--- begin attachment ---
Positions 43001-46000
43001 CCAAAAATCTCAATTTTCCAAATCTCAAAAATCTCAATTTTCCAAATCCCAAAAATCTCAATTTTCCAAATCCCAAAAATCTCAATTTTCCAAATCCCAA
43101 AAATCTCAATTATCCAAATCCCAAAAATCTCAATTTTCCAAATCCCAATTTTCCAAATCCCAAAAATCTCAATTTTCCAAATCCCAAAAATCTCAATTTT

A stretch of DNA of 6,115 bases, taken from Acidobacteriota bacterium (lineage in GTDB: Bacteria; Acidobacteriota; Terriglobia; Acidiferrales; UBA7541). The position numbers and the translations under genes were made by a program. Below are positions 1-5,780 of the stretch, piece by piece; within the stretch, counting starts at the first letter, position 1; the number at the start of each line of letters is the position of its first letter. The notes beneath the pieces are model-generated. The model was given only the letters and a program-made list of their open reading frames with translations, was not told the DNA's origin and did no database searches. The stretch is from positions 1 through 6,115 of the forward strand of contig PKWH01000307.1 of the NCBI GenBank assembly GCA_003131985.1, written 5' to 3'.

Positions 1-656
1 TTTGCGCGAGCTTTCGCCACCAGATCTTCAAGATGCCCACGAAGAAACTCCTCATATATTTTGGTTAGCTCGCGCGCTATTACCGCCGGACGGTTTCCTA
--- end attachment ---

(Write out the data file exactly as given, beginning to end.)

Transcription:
Positions 43001-46000
43001 CCAAAAATCTCAATTTTCCAAATCTCAAAAATCTCAATTTTCCAAATCCCAAAAATCTCAATTTTCCAAATCCCAAAAATCTCAATTTTCCAAATCCCAA
43101 AAATCTCAATTATCCAAATCCCAAAAATCTCAATTTTCCAAATCCCAATTTTCCAAATCCCAAAAATCTCAATTTTCCAAATCCCAAAAATCTCAATTTT

A stretch of DNA of 6,115 bases, taken from Acidobacteriota bacterium (lineage in GTDB: Bacteria; Acidobacteriota; Terriglobia; Acidiferrales; UBA7541). The position numbers and the translations under genes were made by a program. Below are positions 1-5,780 of the stretch, piece by piece; within the stretch, counting starts at the first letter, position 1; the number at the start of each line of letters is the position of its first letter. The notes beneath the pieces are model-generated. The model was given only the letters and a program-made list of their open reading frames with translations, was not told the DNA's origin and did no database searches. The stretch is from positions 1 through 6,115 of the forward strand of contig PKWH01000307.1 of the NCBI GenBank assembly GCA_003131985.1, written 5' to 3'.

Positions 1-656
1 TTTGCGCGAGCTTTCGCCACCAGATCTTCAAGATGCCCACGAAGAAACTCCTCATATATTTTGGTTAGCTCGCGCGCTATTACCGCCGGACGGTTTCCTA